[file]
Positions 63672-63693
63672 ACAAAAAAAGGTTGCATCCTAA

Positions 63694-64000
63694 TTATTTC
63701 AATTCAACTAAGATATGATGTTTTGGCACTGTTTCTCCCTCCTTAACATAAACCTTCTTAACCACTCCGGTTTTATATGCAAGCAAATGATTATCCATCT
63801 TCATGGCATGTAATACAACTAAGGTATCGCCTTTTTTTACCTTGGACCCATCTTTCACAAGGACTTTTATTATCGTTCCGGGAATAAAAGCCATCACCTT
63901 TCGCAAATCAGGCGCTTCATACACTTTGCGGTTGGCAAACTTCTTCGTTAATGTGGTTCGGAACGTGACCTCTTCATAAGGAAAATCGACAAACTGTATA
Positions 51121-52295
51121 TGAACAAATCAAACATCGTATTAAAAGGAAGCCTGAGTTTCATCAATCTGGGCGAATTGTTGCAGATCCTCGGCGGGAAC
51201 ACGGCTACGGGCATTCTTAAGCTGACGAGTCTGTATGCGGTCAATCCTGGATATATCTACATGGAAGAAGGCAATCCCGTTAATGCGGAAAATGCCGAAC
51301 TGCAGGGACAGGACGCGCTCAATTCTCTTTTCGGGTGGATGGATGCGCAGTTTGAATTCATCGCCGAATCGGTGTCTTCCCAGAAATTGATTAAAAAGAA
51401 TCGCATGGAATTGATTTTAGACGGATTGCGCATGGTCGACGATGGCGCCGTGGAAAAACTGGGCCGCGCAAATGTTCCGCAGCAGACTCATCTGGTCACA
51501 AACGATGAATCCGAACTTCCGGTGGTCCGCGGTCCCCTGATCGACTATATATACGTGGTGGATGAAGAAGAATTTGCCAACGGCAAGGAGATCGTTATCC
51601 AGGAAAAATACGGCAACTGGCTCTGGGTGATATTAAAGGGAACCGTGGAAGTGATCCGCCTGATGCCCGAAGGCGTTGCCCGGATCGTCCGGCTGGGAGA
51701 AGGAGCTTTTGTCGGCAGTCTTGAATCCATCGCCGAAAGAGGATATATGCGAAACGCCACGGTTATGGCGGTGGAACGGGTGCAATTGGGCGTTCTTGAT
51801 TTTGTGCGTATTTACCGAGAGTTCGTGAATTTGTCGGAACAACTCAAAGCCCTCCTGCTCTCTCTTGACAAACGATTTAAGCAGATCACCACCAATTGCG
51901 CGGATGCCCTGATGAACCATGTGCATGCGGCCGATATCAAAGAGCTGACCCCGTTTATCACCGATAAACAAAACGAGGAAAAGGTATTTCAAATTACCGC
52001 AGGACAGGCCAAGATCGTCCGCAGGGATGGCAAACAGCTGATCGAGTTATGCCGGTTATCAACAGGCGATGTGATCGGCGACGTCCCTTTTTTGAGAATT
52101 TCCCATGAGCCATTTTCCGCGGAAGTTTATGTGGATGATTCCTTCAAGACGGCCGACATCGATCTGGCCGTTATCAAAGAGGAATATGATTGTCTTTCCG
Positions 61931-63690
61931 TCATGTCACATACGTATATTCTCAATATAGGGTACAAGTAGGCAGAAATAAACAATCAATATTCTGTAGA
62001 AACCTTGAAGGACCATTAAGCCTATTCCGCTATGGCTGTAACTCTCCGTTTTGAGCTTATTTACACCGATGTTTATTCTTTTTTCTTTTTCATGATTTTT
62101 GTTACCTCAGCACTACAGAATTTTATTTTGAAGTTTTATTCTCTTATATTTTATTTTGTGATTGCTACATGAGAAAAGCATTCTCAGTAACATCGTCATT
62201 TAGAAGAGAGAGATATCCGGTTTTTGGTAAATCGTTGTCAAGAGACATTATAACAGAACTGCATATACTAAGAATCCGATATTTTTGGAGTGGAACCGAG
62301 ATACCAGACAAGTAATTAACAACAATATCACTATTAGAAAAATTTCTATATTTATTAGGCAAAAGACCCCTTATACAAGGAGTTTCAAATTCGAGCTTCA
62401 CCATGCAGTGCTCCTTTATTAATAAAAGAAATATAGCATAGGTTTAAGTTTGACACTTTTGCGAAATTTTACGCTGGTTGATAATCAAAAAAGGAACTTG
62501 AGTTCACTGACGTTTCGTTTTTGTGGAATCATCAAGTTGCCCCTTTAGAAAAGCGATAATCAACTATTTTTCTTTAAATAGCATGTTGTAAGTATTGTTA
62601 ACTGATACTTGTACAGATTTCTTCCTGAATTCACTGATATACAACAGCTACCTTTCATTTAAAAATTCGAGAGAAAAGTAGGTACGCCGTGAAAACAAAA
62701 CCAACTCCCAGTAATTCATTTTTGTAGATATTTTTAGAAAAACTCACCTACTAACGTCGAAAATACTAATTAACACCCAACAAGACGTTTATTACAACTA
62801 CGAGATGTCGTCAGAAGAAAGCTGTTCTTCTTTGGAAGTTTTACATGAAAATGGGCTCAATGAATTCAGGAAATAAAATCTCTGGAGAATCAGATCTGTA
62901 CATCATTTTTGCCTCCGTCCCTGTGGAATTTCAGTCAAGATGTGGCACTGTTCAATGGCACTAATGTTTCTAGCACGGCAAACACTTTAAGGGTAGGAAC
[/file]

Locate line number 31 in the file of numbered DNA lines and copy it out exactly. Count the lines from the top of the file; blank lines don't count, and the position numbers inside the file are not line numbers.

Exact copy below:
62901 CATCATTTTTGCCTCCGTCCCTGTGGAATTTCAGTCAAGATGTGGCACTGTTCAATGGCACTAATGTTTCTAGCACGGCAAACACTTTAAGGGTAGGAAC